The carbonaceous feedstocks used in the process of the invention are heavy aromatic petroleum fractions and coal-derived heavy hydrocarbon fractions, including preferably materials designated as pitches. All of the feedstocks employed are substantially free of mesophase pitch.
The term "pitch" as used herein means petroleum pitches, natural asphalt and heavy oil obtained as a by-product in the naphtha cracking industry, pitches of high carbon content obtained from petroleum asphalt and other substances having properties of pitches produced as by-products in various industrial production processes.
The term "petroleum pitch" refers to the residuum carbonaceous material obtained from the thermal and catalytic cracking of petroleum distillates or residues.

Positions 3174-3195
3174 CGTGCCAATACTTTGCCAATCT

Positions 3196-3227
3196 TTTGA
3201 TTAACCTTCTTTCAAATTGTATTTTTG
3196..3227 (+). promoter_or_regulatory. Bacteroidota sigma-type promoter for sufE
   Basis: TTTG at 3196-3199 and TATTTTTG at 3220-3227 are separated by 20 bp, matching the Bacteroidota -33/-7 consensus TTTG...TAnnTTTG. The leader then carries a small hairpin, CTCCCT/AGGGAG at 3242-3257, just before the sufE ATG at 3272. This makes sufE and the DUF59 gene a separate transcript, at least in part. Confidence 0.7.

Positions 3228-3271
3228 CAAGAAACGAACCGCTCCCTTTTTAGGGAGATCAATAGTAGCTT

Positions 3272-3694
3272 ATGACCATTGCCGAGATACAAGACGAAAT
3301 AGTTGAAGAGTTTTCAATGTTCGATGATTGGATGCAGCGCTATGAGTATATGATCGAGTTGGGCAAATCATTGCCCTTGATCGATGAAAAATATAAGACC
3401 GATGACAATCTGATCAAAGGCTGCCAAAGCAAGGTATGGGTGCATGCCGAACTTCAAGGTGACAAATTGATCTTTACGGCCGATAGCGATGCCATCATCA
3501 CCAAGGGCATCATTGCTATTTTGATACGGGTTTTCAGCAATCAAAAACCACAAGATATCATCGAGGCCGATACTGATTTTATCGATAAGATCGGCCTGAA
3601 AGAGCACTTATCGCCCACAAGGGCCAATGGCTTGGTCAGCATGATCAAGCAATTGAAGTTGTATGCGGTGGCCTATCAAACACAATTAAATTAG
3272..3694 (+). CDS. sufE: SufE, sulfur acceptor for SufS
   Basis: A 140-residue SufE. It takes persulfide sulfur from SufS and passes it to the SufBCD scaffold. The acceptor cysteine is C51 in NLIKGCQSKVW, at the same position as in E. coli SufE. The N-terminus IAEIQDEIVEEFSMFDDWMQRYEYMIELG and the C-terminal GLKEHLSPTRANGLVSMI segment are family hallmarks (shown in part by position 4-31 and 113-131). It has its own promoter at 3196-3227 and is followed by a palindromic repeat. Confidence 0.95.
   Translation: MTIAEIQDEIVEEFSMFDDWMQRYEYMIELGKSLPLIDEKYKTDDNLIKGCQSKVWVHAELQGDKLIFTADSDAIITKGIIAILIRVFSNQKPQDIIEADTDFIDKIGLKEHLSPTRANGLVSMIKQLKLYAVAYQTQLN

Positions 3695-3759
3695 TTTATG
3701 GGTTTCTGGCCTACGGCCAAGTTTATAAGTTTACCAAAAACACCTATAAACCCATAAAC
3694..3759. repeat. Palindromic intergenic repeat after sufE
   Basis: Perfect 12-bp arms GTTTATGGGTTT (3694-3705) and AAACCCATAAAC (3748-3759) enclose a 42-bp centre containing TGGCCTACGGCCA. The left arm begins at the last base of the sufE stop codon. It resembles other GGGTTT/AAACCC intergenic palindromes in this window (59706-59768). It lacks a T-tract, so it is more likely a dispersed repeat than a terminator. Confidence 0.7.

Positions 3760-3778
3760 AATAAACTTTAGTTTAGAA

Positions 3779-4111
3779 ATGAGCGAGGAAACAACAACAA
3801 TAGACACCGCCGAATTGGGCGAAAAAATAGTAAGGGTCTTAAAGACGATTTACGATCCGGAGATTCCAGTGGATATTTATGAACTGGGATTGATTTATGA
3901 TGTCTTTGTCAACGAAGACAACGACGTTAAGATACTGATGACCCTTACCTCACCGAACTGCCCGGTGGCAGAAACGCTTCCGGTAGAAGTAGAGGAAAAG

The term "anisotropic pitch or mesophase pitch" means pitch comprising molecules having an aromatic structure which through interaction have associated together to form optically ordered liquid crystals.
The term "isotropic pitch" means pitch comprising molecules which are not aligned in optically ordered liquid crystals. Fibers produced from such pitches are inferior in quality to fibers made from mesophase pitches.
Generally, feedstocks having a high degree of aromaticity are suitable for carrying out the present invention. Carbonaceous pitches having an aromatic carbon content of from abut 40 percent to about 90 percent as determined by nuclear magnetic resonance spectroscopy are particularly useful in the process. So, too are high boiling, highly aromatic streams containing such pitches or that are capable of being converted into such pitches.